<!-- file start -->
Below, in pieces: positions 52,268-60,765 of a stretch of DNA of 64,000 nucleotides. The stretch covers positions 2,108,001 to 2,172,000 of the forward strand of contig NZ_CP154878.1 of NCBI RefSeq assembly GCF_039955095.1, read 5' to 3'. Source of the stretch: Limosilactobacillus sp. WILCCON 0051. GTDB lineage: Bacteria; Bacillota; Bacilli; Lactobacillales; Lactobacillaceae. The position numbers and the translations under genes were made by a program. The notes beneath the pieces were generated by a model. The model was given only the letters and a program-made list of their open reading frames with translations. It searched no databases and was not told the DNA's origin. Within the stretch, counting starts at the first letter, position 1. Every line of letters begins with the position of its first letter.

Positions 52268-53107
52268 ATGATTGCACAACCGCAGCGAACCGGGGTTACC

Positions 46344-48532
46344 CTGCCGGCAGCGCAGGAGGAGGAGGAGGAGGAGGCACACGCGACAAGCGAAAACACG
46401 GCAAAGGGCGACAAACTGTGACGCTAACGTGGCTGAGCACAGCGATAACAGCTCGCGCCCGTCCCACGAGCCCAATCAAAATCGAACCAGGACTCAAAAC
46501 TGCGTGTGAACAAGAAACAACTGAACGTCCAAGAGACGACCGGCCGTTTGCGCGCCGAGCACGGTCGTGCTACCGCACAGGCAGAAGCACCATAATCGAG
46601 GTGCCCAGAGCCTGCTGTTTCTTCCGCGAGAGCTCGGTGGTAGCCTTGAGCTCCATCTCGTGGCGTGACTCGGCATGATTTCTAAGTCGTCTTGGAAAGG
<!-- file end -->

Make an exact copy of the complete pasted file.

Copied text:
Below, in pieces: positions 52,268-60,765 of a stretch of DNA of 64,000 nucleotides. The stretch covers positions 2,108,001 to 2,172,000 of the forward strand of contig NZ_CP154878.1 of NCBI RefSeq assembly GCF_039955095.1, read 5' to 3'. Source of the stretch: Limosilactobacillus sp. WILCCON 0051. GTDB lineage: Bacteria; Bacillota; Bacilli; Lactobacillales; Lactobacillaceae. The position numbers and the translations under genes were made by a program. The notes beneath the pieces were generated by a model. The model was given only the letters and a program-made list of their open reading frames with translations. It searched no databases and was not told the DNA's origin. Within the stretch, counting starts at the first letter, position 1. Every line of letters begins with the position of its first letter.

Positions 52268-53107
52268 ATGATTGCACAACCGCAGCGAACCGGGGTTACC

Positions 46344-48532
46344 CTGCCGGCAGCGCAGGAGGAGGAGGAGGAGGAGGCACACGCGACAAGCGAAAACACG
46401 GCAAAGGGCGACAAACTGTGACGCTAACGTGGCTGAGCACAGCGATAACAGCTCGCGCCCGTCCCACGAGCCCAATCAAAATCGAACCAGGACTCAAAAC
46501 TGCGTGTGAACAAGAAACAACTGAACGTCCAAGAGACGACCGGCCGTTTGCGCGCCGAGCACGGTCGTGCTACCGCACAGGCAGAAGCACCATAATCGAG
46601 GTGCCCAGAGCCTGCTGTTTCTTCCGCGAGAGCTCGGTGGTAGCCTTGAGCTCCATCTCGTGGCGTGACTCGGCATGATTTCTAAGTCGTCTTGGAAAGG